Wine Microbiology: Practical Applications and Procedures

Wine Microbiology: Practical Applications and Procedures

Language: English

Pages: 394

ISBN: 038733341X

Format: PDF / Kindle (mobi) / ePub

Winemaking from the vineyard to shipment of the bottled product is a series of challenges for winemaking staff. The introductory narrative of this book is designed to be an overview, from the wine microbiologist’s point of view, of those critical junctures in the process (CCPs) that are of concern in wine quality as well as intervention/control programs to address them. The second edition of Wine Microbiology builds upon the foundation of its highly successful predecessor with emphasis on modern molecular methods. It has been revised and updated with recent data and conclusions in all chapters.

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Although Du Toit et al. (2005) suggested that a concentration of 0.8 mg/L molecular SO2 was needed to prevent the growth of Acetobacter pasteurianus, the authors further noted that this concentration did not completely eliminate the bacterium. Whereas some winemakers encourage non-Saccharomyces yeasts (Section 8.4), others desire to limit their growth due to synthesis of undesirable odors and flavors. Although SO2 can suppress the non-Saccharomyces populations prior to alcoholic fermentation

of malolactic bacteria was suggested by Wibowo et al. (1988) who proposed that S. cerevisiae may inhibit O. oeni through the yeast production of antibacterial proteins/peptides. In support, Dick et al. (1992) isolated two proteins produced by S. cerevisiae that showed activity against O. oeni. Osborne (2005) was able to isolate a 96 6. Microbial Ecology During Vinification low-molecular-weight protein (3 to 6 kDa) that was inhibitory to O. oeni. Similar findings were reported by Comitini et al.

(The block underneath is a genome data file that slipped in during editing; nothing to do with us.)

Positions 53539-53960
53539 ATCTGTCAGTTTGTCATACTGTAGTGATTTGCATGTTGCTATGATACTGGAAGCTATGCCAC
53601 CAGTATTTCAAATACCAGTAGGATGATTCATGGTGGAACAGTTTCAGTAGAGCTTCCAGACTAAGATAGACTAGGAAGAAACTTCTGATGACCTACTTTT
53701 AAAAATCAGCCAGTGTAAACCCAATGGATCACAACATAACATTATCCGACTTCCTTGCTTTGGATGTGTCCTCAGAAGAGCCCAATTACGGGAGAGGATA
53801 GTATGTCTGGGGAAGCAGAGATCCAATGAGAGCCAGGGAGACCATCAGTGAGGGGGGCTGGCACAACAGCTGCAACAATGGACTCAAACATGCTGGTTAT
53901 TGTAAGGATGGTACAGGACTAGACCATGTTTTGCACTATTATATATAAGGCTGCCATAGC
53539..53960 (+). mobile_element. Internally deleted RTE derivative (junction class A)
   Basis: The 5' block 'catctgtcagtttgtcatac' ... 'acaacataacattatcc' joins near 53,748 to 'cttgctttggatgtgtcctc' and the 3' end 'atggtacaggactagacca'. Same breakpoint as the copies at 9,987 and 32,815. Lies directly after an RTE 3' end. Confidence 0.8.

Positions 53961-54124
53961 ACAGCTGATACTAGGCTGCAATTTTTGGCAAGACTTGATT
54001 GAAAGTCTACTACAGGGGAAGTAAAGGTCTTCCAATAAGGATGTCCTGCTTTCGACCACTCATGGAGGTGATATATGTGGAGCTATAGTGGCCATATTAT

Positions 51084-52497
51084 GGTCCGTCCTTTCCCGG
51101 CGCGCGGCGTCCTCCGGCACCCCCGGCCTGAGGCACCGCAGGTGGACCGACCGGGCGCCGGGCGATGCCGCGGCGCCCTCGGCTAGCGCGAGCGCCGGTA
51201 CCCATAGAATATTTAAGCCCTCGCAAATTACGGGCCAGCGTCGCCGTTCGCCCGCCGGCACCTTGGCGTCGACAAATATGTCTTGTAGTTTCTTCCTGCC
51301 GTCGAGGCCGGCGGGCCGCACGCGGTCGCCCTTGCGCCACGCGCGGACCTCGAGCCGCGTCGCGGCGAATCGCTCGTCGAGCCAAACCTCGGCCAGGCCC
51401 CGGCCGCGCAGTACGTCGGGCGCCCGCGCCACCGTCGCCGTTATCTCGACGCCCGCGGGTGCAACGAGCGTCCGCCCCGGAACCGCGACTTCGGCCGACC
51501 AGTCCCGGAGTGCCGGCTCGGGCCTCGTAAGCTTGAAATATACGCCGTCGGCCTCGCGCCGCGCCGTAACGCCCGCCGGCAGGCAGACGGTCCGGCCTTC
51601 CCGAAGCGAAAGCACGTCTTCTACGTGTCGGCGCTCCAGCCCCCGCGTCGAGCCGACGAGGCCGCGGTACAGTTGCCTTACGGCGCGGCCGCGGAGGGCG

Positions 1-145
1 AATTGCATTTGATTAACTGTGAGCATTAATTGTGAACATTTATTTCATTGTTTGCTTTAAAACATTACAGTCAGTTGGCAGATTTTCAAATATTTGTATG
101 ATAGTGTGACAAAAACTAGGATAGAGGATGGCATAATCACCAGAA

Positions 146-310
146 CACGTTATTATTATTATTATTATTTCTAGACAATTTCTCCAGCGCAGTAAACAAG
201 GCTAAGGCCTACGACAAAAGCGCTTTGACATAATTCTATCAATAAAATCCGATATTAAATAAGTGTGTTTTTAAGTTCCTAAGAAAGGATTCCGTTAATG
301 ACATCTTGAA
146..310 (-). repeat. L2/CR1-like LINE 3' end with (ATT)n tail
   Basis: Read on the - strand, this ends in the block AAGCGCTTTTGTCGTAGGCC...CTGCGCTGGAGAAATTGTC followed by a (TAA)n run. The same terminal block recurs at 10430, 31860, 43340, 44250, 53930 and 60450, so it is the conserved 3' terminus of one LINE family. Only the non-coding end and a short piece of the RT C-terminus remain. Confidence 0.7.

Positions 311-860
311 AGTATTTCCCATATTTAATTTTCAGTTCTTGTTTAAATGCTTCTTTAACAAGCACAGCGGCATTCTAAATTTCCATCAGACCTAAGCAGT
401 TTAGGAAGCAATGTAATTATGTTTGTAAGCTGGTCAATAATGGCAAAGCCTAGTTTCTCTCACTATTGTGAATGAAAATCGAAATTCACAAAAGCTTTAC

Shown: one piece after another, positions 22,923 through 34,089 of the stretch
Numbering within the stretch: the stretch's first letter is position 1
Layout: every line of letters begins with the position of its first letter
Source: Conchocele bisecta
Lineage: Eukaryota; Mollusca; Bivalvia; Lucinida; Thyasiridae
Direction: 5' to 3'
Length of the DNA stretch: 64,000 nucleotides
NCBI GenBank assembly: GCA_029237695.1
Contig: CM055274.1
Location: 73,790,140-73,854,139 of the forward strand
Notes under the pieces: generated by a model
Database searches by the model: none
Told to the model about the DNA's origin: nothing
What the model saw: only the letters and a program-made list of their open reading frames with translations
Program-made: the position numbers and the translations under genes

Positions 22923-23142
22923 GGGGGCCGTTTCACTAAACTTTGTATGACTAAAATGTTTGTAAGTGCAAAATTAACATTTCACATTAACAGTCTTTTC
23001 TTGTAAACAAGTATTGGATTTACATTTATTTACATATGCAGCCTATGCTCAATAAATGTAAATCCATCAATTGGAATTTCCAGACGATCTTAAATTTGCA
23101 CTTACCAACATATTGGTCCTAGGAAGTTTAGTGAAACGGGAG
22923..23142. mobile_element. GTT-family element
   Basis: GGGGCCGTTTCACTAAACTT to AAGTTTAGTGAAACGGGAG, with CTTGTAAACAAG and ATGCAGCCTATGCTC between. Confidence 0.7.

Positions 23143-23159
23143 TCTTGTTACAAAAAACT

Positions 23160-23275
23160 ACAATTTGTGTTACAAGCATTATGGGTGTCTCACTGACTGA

the particular amino acid, stage of growth, and activity of necessary transport enzymes, these amino acids may be (a) directly incorporated into proteins, (b) degraded for either their nitrogen or carbon components, or (c) stored in vacuoles or cytoplasm for later use (Bisson, 1991). Another “nutrient” important for yeast is the presence of oxygen. Without some initial oxygen, fermentation can slow because O2 is needed for sterol synthesis (Section 1.4.2). Owing to the activity of grape oxidases

expansion in the winery prior to inoculation. Media for preparing malolactic starter cultures frequently contain grape or apple juice supplemented with other nutrients like yeast extract, peptone, and Tween 80 (Pilone and Kunkee, 1972; Kunkee, 1974; Costello, 1988; Champagne et al., 1989; Krieger et al., 1990, 1993; Henick-Kling, 1993). One preculture method is to inoculate pH adjusted (4.5) grape juice that has been diluted 1 : 1 with water and contains 0.5% w/v yeast extract. Once the culture

3,5 Hexadiene-2-ol Ethanol CH 2 =CH-CH=CH-CH-CH3 OCH2 CH 3 2-Ethoxyhexa-3,5-diene Figure 11.5. Microbiological formation of “geranium” odor or tone. confused with geraniol, a monoterpene important for the odor of some grape cultivars. Edinger and Splittstoesser (1986) reported that all strains of O. oeni studied reduced sorbic acid to sorbic alcohol but noted that strains of Pediococcus and Lactobacillus could not. Based on these findings, winemakers wishing to stabilize juice with sorbate for

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